The 400-Word Review: Black Mass

By Sean Collier

September 21, 2015

I'm fifty shades of something, baby.

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Crime drama (and drama generally) is very beholden to the concept of the charismatic villain — the charming, affable antagonist who will keep you close until it’s time to slit your throat. It’s easy to see why; such characters make for compelling viewing. What’s more, they make it easier for audiences to understand why protagonists and other characters get close to a figure of evil — because that figure of evil is great! Hey, I’d have a drink with him!

But James “Whitey” Bulger, as portrayed by Johnny Depp in the Black Mass, is not Tony Soprano. He is not Walter White. He is a chilling, stunningly violent and occasionally repulsive madman whom the FBI disastrously propped up in an effort to fight other organized-crime figures from the 1970s through the ’90s in Boston.

Bulger — in this film, anyway — is not charming. He is not charismatic. And Black Mass is a fairly straightforward document of how someone so loathsome was protected by the federal government for many years.


Director Scott Cooper — who previously dove into geographically-specific criminal organizations with 2013’s underrated Out of the Furnace — is less interested in probing Bulger’s mind than he is in relaying the facts, drawn from a 2001 nonfiction book by Dick Lehr and Gerard O'Neill. Bulger’s ascent from small-time crook to ... small-time crook with impunity and influence is presented as a matter of coincidence: As Bulger’s brother Billy (Benedict Cumberbatch) rises in power as a Massachusetts state senator, the siblings’ childhood friend John Connolly (Joel Edgerton) begins a career as an FBI detective.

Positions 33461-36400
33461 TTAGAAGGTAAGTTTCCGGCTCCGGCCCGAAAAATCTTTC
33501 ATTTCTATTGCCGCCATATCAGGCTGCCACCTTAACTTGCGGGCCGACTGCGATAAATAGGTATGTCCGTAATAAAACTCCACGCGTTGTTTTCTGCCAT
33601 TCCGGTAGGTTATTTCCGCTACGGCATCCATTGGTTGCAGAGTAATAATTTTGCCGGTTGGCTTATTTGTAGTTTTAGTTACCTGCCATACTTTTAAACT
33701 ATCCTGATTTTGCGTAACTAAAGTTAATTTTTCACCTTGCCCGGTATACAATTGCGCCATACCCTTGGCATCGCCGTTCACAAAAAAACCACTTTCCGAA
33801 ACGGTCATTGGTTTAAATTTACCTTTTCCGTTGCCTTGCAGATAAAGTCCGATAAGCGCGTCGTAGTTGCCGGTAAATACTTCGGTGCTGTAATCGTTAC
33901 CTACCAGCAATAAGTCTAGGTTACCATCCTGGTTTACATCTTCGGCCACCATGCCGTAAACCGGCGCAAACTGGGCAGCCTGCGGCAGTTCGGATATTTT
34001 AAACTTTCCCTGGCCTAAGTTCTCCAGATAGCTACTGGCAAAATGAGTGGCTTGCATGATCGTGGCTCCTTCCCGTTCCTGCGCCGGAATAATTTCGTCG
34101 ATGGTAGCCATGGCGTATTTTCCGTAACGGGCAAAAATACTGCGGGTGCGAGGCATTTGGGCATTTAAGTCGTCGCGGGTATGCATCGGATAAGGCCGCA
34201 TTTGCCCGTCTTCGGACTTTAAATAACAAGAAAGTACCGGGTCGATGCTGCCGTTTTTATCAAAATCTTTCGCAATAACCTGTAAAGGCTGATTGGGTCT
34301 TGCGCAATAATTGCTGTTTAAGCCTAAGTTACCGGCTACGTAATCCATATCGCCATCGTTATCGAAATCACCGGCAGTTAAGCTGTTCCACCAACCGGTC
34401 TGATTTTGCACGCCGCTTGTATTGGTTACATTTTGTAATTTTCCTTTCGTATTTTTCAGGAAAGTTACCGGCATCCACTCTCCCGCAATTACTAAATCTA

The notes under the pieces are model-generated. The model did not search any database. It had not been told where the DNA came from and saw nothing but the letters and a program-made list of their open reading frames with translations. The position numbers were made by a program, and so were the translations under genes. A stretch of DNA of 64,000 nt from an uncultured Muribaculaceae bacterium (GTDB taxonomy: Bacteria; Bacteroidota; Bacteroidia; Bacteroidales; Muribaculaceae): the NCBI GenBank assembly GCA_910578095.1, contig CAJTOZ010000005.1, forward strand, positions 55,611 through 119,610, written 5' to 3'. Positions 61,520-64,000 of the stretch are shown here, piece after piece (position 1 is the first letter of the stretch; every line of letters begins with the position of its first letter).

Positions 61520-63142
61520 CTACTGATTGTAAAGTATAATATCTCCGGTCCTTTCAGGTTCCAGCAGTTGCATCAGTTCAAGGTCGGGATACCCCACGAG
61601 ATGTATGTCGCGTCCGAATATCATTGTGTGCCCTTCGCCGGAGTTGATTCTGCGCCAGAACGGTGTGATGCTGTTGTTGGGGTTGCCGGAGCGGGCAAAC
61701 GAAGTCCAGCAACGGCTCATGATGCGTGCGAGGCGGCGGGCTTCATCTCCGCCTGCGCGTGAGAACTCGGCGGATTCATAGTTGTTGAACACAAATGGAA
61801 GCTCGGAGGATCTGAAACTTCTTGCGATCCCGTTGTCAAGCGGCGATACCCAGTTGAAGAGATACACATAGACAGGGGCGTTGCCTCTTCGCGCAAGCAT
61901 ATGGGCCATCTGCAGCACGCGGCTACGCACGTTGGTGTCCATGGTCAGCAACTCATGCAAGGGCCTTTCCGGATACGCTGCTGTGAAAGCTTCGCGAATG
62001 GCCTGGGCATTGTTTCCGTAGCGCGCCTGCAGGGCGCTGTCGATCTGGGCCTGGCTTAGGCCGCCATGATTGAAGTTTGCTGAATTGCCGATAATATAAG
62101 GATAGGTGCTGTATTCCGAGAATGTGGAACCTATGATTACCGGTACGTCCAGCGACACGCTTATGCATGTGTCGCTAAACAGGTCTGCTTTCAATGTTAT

Connolly sees an opportunity in his working-class roots: Forge an alliance with Bulger, a player in Boston’s Irish-American crime organization, to unite against rival gangs. Bulger’s political ties and relative lack of importance mean he’s not a prime target for the FBI anyway, so the bureau — as represented here by Charles McGuire (Kevin Bacon) — agrees.

Unfortunately, they fail to see how crazy Bulger is or anticipate how reckless he will become. The performances in Cooper’s film sell the slightly muddy story very well; Depp in particular is stronger than he has been in years. And while the narrative is less than satisfying as a result of its timeline-focused structure, Black Mass is inherently fascinating.

Given the subject matter, how could it not be? It makes you wonder what other monsters are given a free pass.

My Rating: 7/10

Sean Collier is the Associate Editor of Pittsburgh Magazine and a member of the Broadcast Film Critics Association. Read more from Sean at



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